Forest country governments are the largest user group of the NICFI satelite program. Other important user groups are civil society, indigenous peoples, private sector, media and academia.
A recent evaluation gives insight into concrete stories of how the program is being applied:
Forest country governments are using the satellite data to discover, validate and quickly respond to changes in the forest cover, including fires. They also use the data to understand and respond to drivers of deforestation, improve planning and management, and strengthen their capacity to investigate and prosecute activities related to illegal deforestation.
Improved forest monitoring in Gabon
One example is Gabon, who is using the images from the NICFI satellite data program to improve forest monitoring of deforestation and forest degradation related to various activities and produce quarterly reports describing the status of logging and mining. This improved monitoring has helped to document cases of illegal logging, so that the government can act on it.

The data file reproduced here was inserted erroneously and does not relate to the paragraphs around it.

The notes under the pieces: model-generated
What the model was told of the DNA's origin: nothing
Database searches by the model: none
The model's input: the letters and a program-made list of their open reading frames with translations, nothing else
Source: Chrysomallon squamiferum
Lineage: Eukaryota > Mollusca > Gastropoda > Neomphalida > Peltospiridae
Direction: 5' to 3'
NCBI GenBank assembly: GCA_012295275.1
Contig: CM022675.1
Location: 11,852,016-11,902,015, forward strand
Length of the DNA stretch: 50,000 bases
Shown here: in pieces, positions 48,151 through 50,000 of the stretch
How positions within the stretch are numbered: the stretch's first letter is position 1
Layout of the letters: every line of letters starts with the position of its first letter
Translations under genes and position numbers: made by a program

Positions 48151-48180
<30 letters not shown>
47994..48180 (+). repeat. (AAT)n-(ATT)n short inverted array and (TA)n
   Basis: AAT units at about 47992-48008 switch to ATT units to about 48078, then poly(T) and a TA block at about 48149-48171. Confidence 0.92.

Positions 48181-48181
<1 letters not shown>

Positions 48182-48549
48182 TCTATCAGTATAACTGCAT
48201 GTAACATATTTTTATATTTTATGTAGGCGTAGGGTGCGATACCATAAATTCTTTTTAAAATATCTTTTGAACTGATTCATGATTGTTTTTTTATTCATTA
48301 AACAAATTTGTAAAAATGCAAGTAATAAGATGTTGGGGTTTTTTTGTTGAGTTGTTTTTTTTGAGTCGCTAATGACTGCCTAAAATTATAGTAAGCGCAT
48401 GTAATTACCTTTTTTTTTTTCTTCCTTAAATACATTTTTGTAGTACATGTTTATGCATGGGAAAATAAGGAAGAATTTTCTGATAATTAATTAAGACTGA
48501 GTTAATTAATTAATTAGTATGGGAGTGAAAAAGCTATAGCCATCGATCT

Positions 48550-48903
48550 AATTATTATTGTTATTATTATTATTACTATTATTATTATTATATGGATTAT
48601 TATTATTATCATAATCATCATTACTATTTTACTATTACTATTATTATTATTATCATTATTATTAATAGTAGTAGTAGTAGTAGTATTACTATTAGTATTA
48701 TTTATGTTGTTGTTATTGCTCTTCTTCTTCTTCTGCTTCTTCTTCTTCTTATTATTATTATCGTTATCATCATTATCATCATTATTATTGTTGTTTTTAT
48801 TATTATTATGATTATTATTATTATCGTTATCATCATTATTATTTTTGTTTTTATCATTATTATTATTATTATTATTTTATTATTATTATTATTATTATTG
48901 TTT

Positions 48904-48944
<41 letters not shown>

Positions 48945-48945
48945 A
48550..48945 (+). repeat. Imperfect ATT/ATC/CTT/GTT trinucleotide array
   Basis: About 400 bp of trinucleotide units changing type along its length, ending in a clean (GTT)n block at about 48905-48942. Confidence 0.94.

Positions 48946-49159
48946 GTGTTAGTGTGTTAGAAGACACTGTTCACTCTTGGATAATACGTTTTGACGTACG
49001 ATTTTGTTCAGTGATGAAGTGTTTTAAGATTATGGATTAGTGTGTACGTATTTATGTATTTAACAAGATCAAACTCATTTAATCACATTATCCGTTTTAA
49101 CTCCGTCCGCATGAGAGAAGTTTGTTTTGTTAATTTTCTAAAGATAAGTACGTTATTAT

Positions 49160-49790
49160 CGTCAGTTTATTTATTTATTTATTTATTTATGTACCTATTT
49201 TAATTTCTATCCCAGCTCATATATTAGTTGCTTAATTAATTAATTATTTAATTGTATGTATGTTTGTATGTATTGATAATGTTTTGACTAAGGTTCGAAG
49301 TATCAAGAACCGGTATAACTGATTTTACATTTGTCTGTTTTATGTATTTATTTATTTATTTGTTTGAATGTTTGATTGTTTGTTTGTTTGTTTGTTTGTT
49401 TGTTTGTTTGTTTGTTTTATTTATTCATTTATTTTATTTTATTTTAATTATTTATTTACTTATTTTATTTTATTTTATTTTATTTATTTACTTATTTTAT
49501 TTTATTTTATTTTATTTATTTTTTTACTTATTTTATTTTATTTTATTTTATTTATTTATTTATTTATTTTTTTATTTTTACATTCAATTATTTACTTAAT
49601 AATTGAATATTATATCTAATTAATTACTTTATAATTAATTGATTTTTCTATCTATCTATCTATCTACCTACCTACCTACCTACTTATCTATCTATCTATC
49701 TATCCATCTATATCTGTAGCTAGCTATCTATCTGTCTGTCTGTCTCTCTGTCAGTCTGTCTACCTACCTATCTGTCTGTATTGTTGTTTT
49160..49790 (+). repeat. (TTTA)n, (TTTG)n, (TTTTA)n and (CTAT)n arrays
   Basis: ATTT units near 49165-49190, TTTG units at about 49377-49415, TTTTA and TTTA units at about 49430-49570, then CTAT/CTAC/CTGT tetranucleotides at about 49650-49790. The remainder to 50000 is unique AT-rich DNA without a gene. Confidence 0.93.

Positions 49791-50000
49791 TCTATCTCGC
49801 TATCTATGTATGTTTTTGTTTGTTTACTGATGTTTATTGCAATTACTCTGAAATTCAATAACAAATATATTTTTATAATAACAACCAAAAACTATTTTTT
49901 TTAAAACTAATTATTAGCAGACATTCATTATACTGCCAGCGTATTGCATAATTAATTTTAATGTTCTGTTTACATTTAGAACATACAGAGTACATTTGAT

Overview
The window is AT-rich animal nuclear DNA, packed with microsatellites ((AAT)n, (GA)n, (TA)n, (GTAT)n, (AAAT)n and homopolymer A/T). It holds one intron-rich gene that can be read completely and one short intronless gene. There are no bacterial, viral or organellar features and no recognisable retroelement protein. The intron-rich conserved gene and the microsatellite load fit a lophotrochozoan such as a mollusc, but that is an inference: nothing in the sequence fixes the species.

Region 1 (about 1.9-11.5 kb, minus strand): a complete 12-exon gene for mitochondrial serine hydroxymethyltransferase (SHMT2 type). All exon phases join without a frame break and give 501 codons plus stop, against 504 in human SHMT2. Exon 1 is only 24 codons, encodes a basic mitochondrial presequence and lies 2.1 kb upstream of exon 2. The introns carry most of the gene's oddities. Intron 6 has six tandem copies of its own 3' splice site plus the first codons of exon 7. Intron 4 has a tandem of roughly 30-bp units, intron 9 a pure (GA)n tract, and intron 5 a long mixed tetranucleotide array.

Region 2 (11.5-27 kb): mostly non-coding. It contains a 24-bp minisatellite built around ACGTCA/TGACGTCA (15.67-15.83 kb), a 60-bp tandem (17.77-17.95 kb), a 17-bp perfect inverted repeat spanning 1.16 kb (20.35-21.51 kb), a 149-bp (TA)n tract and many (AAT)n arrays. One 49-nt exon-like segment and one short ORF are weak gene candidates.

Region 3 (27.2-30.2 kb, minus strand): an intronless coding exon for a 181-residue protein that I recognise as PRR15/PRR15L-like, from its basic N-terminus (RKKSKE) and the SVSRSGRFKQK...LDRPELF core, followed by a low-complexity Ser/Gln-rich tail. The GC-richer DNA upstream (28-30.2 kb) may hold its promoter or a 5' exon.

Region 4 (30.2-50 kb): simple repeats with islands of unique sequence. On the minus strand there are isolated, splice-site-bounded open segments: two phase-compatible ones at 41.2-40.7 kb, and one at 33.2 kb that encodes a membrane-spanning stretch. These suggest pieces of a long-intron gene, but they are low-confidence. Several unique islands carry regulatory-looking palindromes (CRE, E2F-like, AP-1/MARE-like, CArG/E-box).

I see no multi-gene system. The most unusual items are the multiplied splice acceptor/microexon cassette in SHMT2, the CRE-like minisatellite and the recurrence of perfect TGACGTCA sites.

Better tools for mapping in Mozambique
The National Sustainable Development Fund of Mozambique is using the scenes-level data to validate deforestation events and improve forest area change estimation and mapping. Left shows the data Mozambique has access to before the program (Sentinel-based area estimations); right is improved estimation and mapping using high spatial and temporal resolution provided by the NICFI Satellite Data Program with FAO geospatial platforms.
Deforestation alerts in Mexico
The National Forestry Commission of Mexico reports that the imagery provided by the NICFI program has been crucial for the development, implementation, operation, and continuous improvements of an deforestation early warning system providing alerts to the National Commission of Natural Protected Areas and has led to follow up on irregular settlements and illegal trails.
Civil society organisations are using the data to support legal claims and processes, for example, related to land rights and the protection of protected areas, indigenous peoples’ rights and responding to license abuse. For example, they report illegal mining or roads that previously took longer to discover.